Michala Paludan’s Midnight Safari (2017), a photo-essay on labor in Lofoten, looked into fishing, oil, and tourism. It was presented on three tables, an installation that cites methodologies of presentation in science museums more than the personal account the artist has created in the course of a stay on the island. The photographs veer from a photo of protestors with a “stop whaling” sign to a personal remnant: a bed with crumpled sheets. The title refers to a tourist attraction in Henningsvaer, which enjoys the midnight sun for two months each year. The work does double duty in this exhibition, zooming in on the local context and suggesting that these could be specificities to which we should all look to draw conclusions about labor, economy, and society.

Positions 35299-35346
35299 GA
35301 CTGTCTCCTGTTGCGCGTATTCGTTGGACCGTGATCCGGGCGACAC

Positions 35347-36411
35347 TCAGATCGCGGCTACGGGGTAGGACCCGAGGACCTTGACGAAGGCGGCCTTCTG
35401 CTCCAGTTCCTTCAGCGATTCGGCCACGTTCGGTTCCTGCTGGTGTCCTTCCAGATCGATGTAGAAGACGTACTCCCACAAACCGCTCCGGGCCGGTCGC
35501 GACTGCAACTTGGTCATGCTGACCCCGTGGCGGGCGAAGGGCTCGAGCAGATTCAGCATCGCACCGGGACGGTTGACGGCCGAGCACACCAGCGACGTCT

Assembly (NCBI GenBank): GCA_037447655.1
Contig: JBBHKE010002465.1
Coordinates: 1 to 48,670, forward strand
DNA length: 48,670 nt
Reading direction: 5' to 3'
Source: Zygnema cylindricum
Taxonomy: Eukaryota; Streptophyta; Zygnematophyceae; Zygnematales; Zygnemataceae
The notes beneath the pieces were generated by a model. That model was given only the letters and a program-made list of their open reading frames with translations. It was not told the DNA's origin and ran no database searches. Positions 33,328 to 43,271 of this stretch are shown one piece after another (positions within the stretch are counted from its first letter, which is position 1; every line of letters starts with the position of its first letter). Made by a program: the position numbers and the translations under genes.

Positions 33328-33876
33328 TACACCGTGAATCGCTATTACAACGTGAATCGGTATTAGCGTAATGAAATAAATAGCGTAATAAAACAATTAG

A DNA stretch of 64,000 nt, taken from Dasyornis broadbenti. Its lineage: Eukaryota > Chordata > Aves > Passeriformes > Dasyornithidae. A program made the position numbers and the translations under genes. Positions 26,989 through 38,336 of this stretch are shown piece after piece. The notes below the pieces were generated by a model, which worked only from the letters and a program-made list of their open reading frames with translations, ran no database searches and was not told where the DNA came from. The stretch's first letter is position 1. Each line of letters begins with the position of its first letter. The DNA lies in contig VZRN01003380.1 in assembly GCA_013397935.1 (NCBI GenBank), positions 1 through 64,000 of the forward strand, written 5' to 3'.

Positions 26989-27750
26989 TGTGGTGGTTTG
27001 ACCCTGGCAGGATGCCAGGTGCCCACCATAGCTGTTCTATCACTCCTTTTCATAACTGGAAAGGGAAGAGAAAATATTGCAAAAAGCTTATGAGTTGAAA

The subjects of the exhibition—oil, trade, climate change, cyborgs, death, technology, and destruction—could all make for a grim view of the future. Which is, of course, a sad reflection on 2017 rather than 2167. You can learn a lot about a culture—its past and present—from the stories it tells of its future, whether in H.G. Wells or William Gibson. Looking to the future is a phenomenon that we as a society tune in and out of periodically, and it is especially visible at times of flux. Italian futurism emerged in the volatile years preceding World War I; many of the masterpieces of science fiction, from Dune (1965) to Do Androids Dream of Electric Sheep (1968), date from the turbulent 1960s. We are living through another futuristic moment (our lives conditioned by drone warfare, all-seeing governments, and a celebrity-turned-president, really the stuff of science fiction). The image of the future this biennial represents, however, is not only technology-heavy but draws from its surroundings to ask questions about the natural world and human intervention in it.